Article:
6.4/10
18,582
62 user 37 critic

The Freshman (1990)

PG | | Comedy, Crime | 27 July 1990 (USA)
Trailer
1:54 | Trailer
An N.Y.C. film school student accepts a job with a local mobster who resembles a famous cinema godfather and who takes the young man under his wing, after demanding total loyalty.

Director:

Andrew Bergman

Writer:

Andrew Bergman
1 win & 2 nominations. See more awards »

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Cast

Cast overview, first billed only:
Marlon Brando ... Carmine Sabatini
Matthew Broderick ... Clark Kellogg
Bruno Kirby ... Victor Ray
Penelope Ann Miller ... Tina Sabatini
Frank Whaley ... Steve Bushak
Jon Polito ... Chuck Greenwald
Paul Benedict ... Arthur Fleeber
Richard Gant ... Lloyd Simpson
Kenneth Welsh ... Dwight Armstrong
Pamela Payton-Wright Pamela Payton-Wright ... Liz Armstrong
BD Wong ... Edward
Maximilian Schell ... Larry London
Bert Parks ... Bert Parks
Tex Konig Tex Konig ... Leo
Leonardo Cimino ... Lorenzo
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Storyline

Clark Kellogg is a young man starting his first year at film school in New York City. After a small time crook steals all his belongings, Clark meets Carmine "Jimmy the Toucan" Sabatini, an "importer" bearing a startling resemblance to a certain cinematic godfather. When Sabatini makes Clark an offer he can't refuse, he finds himself caught up in a caper involving endangered species and fine dining. Written by Scott Renshaw <as.idc@forsythe.stanford.edu>

Plot Summary | Add Synopsis

Taglines:

Taking care of the family pet is a big responsibility... especially when it belongs to The Family! See more »

Genres:

Comedy | Crime

Certificate:

PG | See all certifications »

Parents Guide:

View content advisory »
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Did You Know?

Trivia

In the film classroom after showing the scene from "The Godfather, Part 2" with Michael Corleone and his brother Fredo, as Professor Fleeber walks up the stairs there are 3 pictures on the wall behind him. Two are of famous directors, Martin Scorsese and Francis Ford Copolla, while the third is of an actor. I wondered why that actor's picture was on the wall until I realized the joke. The actor was David Spielberg which was a joking reference to another great director, Steven Spielberg. See more »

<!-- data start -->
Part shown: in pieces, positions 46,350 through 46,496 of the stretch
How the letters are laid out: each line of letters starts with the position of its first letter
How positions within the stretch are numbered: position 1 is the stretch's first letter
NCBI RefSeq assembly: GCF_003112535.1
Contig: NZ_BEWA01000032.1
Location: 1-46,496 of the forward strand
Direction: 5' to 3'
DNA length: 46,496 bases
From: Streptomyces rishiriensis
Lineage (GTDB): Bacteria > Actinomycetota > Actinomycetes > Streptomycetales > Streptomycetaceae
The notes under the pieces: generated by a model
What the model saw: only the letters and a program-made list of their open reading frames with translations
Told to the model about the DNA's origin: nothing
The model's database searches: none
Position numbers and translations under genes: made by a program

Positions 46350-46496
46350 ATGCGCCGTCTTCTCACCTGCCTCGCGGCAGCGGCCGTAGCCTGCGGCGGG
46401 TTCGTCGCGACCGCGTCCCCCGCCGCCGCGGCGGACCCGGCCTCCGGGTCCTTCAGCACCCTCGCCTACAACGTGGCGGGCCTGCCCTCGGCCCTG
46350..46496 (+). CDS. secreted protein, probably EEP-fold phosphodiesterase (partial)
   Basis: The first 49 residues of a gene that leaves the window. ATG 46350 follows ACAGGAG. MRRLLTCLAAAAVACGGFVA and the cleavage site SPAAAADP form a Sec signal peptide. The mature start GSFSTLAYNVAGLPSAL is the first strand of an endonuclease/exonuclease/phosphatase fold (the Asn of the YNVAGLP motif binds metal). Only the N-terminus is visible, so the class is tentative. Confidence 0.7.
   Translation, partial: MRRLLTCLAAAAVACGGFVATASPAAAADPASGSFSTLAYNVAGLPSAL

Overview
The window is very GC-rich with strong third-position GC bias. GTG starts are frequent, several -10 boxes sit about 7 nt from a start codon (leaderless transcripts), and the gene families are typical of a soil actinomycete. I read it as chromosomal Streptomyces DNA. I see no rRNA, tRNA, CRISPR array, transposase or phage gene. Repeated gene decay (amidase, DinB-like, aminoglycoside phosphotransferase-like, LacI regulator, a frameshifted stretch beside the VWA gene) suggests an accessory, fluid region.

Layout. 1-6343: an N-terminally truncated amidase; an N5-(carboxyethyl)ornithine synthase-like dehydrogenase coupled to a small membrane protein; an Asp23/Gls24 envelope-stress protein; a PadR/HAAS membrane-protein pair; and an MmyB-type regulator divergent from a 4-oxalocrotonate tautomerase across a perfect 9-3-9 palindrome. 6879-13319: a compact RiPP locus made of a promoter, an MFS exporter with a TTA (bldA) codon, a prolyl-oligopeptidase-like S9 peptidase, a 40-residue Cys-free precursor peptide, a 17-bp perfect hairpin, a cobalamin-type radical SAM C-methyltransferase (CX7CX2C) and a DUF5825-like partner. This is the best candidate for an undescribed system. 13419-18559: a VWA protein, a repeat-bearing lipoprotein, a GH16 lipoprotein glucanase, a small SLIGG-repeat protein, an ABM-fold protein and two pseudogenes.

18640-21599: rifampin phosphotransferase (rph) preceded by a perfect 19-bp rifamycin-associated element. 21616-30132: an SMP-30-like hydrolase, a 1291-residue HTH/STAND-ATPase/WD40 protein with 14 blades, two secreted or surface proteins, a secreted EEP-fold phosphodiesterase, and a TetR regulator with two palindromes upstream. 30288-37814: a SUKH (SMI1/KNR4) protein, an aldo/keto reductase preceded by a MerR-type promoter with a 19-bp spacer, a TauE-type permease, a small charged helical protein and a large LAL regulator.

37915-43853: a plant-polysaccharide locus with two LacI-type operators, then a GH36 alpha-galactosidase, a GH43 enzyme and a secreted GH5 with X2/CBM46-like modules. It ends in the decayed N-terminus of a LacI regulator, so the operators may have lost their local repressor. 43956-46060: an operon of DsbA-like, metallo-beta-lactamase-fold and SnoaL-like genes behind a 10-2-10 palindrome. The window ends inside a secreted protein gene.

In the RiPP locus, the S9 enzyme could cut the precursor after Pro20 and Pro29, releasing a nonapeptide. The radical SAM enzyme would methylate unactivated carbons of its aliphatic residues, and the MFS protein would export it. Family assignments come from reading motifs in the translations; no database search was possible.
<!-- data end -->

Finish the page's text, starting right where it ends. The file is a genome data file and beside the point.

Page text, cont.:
Goofs

The opening scene shows Clark and his stepfather in the Vermont woods encountering a deer hunter who carries a rifle. The vegetation and foliage are thick and green, indicating that it is spring or summer. However, Vermont's rifle season for deer does not begin until mid-November, at which time the trees would be mostly bare. See more »

Quotes

[first lines]
Dwight Armstrong, Clark's Step-father: Over there! Look!
Clark Kellogg: Dwight?
Dwight Armstrong, Clark's Step-father: Shh!
Clark Kellogg: Dwight, don't. Don't, really.
[Dwight fires his rifle]
Hunter: Hey, asshole! What are ya, nuts? You can't see the cap, it's not orange enough for ya?
[Dwight fires again]
Dwight Armstrong, Clark's Step-father: Get out of these woods!
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Crazy Credits

"Mr. Brando's Skating Coach" is credited as "Sandra Bezic." See more »

Connections

Referenced in Battle of the Blades: Episode #2.11 (2010) See more »

Soundtracks

New York, New York
Written by Jiggs Chase, Melle Mel (as Melvin Glover) & Sylvia Robinson
Performed by Grandmaster Flash
Courtesy of Sugar Hill Records
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User Reviews

 
Further Viewings
11 June 2004 | by rmax304823See all my reviews

What a wacky plot. Broderick is hired to convey illegally imported endangered species by Brando, playing Carmine ("Jimmy the Toucan") Sabatini, in order to provide million-dollar-a-plate dinners for a bunch of international degenerates who revel in eating forbidden fruit, or in this instance lizards. It's the kind of plot you dream up while sitting around all night half-gassed with a couple of buddies who have a good sense of the absurd.

Broderick is Clark Kellog (whom Sabatini calls "Kent"), a naif just in from Vermont to attend film school at NYU. Sabatini is the "importer" he works for and a ringer for "The Godfather." (The original was almost a self parody.) Those are the principal roles and Broderick handles the role of straight man, being sucked into a Mafia-like existence, competently. Brando is unforgettable. He tried one or two comedies before and they tanked, but he's a winner here, cracking walnuts in his fist, weeping with emotion as he embraces his new employee.